From noon until three in the afternoon darkness came over all the land. About three in the afternoon Jesus cried out in a loud voice, “Eli, Eli, lema sabachthani?” (which means “My God, my God, why have you forsaken me?”). When some of those standing there heard this, they said, “He’s calling Elijah.” Immediately one of them ran and got a sponge. He filled it with wine vinegar, put it on a staff, and offered it to Jesus to drink. The rest said, “Now leave him alone. Let’s see if Elijah comes to save him.” And when Jesus had cried out again in a loud voice, he gave up his spirit.
— Matthew 27: 45-50
Thinking about Jesus crying out from the cross on the original Good Friday reminds me of a sermon on prayer I heard years ago.
Tonette and I were visiting a church in Cedar Rapids, Iowa, and the pastor was gone so the message was delivered that day by a professor from a Christian college in Illinois.
The professor told of how he had been called to a nursing home to minister to a resident in the last stages of his life. Seems as though the elderly man was not near his home church and was hoping to visit with a minister.
As they talked, the professor asked about his prayer life. Laying in bed, the terminally ill man pointed to an empty chair near the wall. He told the professor that since he couldn’t get around, he would sit in his bed all day and talk to Jesus as though he was a dear friend sitting in that chair.
The old man talked to Him about everything. His thanks for the many blessings in his life, his aches and pains and fears of the unknown, and whatever else was on his mind at the moment — all were a part of his daily conversation with God.
What a wonderful description of prayer the professor shared with the congregation that Sunday morning. The dying man had found a way to connect to Jesus in a very real form.
More than 2,000 years ago, people longed to be close to Jesus. Children came running to him. The disciples loved being around him. The sick cried out to him. A woman who had been subject to bleeding for 12 years even reached out just to touch his cloak.
Because Christ is not physically among us today, many followers have a hard time feeling that same intimate connection with Jesus. All too often, we think of prayer only being observed in a place of worship, by clergy or around the dinner table.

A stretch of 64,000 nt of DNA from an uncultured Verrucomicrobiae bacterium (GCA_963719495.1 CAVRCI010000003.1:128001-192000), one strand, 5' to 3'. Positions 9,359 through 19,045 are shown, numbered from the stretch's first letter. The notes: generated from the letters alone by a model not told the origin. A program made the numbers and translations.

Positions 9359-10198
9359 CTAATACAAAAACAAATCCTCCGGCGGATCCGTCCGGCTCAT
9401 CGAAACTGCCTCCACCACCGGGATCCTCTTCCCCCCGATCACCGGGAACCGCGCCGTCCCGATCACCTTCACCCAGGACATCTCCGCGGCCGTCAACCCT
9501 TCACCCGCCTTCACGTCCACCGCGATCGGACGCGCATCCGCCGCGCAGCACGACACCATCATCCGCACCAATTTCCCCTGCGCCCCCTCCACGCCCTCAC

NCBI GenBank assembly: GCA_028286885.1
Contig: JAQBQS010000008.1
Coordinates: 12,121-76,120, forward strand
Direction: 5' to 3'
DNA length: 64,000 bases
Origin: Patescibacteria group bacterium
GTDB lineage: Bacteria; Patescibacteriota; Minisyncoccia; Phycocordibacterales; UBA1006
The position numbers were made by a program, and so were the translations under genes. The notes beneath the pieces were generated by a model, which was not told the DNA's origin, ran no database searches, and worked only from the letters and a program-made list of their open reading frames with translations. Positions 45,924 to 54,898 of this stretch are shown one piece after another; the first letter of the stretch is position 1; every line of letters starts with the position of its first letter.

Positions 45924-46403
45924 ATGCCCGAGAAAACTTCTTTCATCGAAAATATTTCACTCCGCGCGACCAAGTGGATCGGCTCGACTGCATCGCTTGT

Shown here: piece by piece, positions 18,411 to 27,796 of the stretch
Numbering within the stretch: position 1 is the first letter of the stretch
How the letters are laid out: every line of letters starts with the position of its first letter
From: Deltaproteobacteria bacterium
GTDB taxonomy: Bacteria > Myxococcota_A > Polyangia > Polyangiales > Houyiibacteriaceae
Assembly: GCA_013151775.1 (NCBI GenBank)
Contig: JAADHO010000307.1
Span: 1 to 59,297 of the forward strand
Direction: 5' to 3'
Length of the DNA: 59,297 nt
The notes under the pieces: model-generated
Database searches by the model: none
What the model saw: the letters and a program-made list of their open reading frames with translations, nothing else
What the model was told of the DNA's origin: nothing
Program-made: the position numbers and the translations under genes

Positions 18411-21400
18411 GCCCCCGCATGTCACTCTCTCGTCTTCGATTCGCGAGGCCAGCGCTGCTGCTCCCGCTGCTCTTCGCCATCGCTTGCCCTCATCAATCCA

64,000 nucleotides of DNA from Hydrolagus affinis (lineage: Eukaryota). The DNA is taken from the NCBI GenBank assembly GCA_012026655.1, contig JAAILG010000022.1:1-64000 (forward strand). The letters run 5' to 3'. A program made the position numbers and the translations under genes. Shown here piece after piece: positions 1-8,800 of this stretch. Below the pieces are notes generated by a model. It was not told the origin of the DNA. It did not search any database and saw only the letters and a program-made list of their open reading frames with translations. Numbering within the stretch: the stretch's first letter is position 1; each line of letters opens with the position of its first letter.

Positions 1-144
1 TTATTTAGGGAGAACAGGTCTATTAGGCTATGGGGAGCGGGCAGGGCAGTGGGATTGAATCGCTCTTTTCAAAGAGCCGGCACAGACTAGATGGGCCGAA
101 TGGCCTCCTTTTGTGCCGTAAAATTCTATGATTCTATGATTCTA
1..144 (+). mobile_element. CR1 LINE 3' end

What if we didn’t just reach to God during services or before a meal or in a crisis? What if we connected with Him all the time? Most of us reach out to our family and friends multiple times a day via text or a call. Why can’t we do that with Jesus?
In a world where social media is supposed to connect us all, why do so many feel lonely? Posts and tweets are great, but do people really understand what we are really feeling at that moment?
During the first presidential debate in Cleveland in August 2015, I was asked what kind of impact God had on my life. First, I mentioned that I am a sinner and that it is only by the blood of Jesus Christ that I am saved. I try to do His will every day but it’s not like God sends us an email with instructions on what we are supposed to do (it would be much easier if He did). No, instead God asks us to have a personal relationship with Him. Prayer is a way to help understand God’s will.
Which brings me back to that sermon in Iowa. After describing the wonderful image of prayer, the visiting professor told us of how he received a call from the staff at the nursing home a few days after his visit. They thanked him for coming by to see their patient as he passed away during the previous night.
Amazingly, the man who had been confined to a bed for some time had found the strength to get out of that bed and crawl across the room. When they found him in the morning, he was laying with his head on the seat of the chair — he had found his final comfort resting his head in the lap of Jesus.
As we observe Good Friday today and celebrate Easter on Sunday, I pray that each of us can find that comfort — here on earth and in heaven.
• Scott Walker was the 45th governor of Wisconsin. You can contact him at firstname.lastname@example.org or follow him @ScottWalker.
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